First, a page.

Large groups of people were out by the waterfront on Monday afternoon, taking pictures and looking at the rising water of the Hudson River as it spilled over Pier C Park's edge. Warrington Plaza was completely flooded as early as Sunday night.

While police tried to shut down Frank Sinatra Drive and told people to leave, curiosity won.

"I came to check out the flooded waterfront and terminal," said Hobokenite Matt Mateo, 45.

Doug Cruickshank came down from Weehawken to look at the water, posing for photos in the pouring rain.

"This is pretty unique," Cruickshank said. He added that he thought this storm would be "a lot more serious than Irene."

On Washington Street, people were seen doing some last minute shopping and stopping at CVS and in bodegas, which were some of the few businesses open.

S.Sullivan's Bar & Grill was full of patrons around lunchtime on Monday, a time that's usually quiet.

"We never close," said the bar's manager, Michael Falco. "Today's a family day, it's a family business."

2nd & Willow October 30, 2012 at 02:30 AM
2nd & Willow: https://picasaweb.google.com/115582184004988932581/2012HurricaneSandy#5804918172696774306
Mimi October 30, 2012 at 03:28 AM
Can anyone tell me how newark st near the triangle fieehouse is doing?
LaWauna G October 30, 2012 at 01:38 PM
May God Bless you all
Eileen October 30, 2012 at 01:39 PM
So sad. Hang in there. Prayers and people are on their way to help.
LaWauna G October 30, 2012 at 01:41 PM
Eileen October 30, 2012 at 01:42 PM
Sorry you were hit so very hard. Take care of each other.
Bobby Lee Marta October 30, 2012 at 01:59 PM
Tragic thing, this superstorm on the east coast, but these people who will not listen to, or follow the evacuation warning and put first responders and others in harms way for their ignorance need to be left to what ever they reap. Idiots breed idiots !
Irene October 30, 2012 at 02:16 PM
I used to live in Matawan... Can anyone tell me how did they made out with the storm damage?? Hoping all is well with everyone in my old home state of NJ.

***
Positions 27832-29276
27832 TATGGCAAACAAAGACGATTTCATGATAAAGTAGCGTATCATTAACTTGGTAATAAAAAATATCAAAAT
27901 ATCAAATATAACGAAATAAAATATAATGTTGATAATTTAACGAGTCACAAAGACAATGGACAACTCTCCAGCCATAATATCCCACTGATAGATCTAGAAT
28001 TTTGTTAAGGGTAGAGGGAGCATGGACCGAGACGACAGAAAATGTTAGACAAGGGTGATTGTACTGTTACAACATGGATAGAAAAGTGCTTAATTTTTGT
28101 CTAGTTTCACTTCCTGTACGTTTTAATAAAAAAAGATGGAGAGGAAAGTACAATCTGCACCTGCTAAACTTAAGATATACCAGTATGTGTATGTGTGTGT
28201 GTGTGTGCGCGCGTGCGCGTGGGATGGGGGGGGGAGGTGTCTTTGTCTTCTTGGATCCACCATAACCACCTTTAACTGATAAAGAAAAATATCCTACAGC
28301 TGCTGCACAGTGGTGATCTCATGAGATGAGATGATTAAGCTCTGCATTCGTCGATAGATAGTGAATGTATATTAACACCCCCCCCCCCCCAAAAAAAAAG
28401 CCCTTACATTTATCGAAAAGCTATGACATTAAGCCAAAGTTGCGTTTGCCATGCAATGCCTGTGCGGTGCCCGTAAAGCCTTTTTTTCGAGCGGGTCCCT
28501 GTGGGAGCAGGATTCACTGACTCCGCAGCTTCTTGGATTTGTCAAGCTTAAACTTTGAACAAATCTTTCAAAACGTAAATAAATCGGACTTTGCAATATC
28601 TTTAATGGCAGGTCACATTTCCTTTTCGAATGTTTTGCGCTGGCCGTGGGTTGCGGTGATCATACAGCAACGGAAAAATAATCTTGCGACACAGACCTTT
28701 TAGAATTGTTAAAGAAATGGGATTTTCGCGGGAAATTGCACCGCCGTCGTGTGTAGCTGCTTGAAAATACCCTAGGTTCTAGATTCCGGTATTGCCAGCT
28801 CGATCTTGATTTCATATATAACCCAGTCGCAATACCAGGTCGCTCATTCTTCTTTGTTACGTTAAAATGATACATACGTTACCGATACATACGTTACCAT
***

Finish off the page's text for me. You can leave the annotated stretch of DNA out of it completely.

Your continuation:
Robert October 30, 2012 at 02:40 PM
I'm sure the Mayor didn't "call in the National Guard." She doesn't have the authority to do that. More likely, she made a request to Gov. Christie, who, so to speak, is the commander in chief of the N.J. Guard.
carol October 30, 2012 at 02:41 PM
anyone know how Cape May made out....still waiting to hear from my Aunt
Lee Jones October 30, 2012 at 02:55 PM
I guess Gov Christi needs federal spending after all. Maybe after it is all over he can apologize and Repay those funds to the Federal Government since he his against Federal Spending anyway.
Linda B October 30, 2012 at 03:21 PM
Our prayer are with you all. May GOD bless and keep you safe. Linda B from Alabama
Melinda Young October 30, 2012 at 03:27 PM
Good to know that in a crisis that the Bar & Grill was still serving liquor. LOL Hope everyone makes through this mess.
Susan Baker October 30, 2012 at 03:27 PM
Stay safe my New Jersey friends. This too shall pass. We're all thinking of you.
Louann Dapron October 30, 2012 at 10:38 PM
Sending lots of prayers to all my family and friends in Hoboken I hope you're all safe!!
Vdrummin October 31, 2012 at 05:42 PM
Can anyone tell me how Jefferson St. is my Sister and her family are trapped and I can't get in touch with her
MARK PURCRLL October 31, 2012 at 11:49 PM
it is so sad to see politics brought into something as tragic as this SUPERSTORM........
MARK PURCRLL October 31, 2012 at 11:51 PM
ashame politics have to be a SUCH A FACTOR
MARK PURCRLL October 31, 2012 at 11:53 PM
BLESS ALL OF YOU............
Tori H November 01, 2012 at 07:13 PM
Jefferson St isn't doing too good. My friend lives on Jefferson and 6th and her house is 10 feet under water, entire ground floor submerged. They can't drain it yet as street water is at the same level. I evacuated to JC but majorority of us in Hoboken don't have power and have no idea when it will be back up again? Most people did take precautions but when an entire East Coast is giong to be flooded, where to you evacuate to?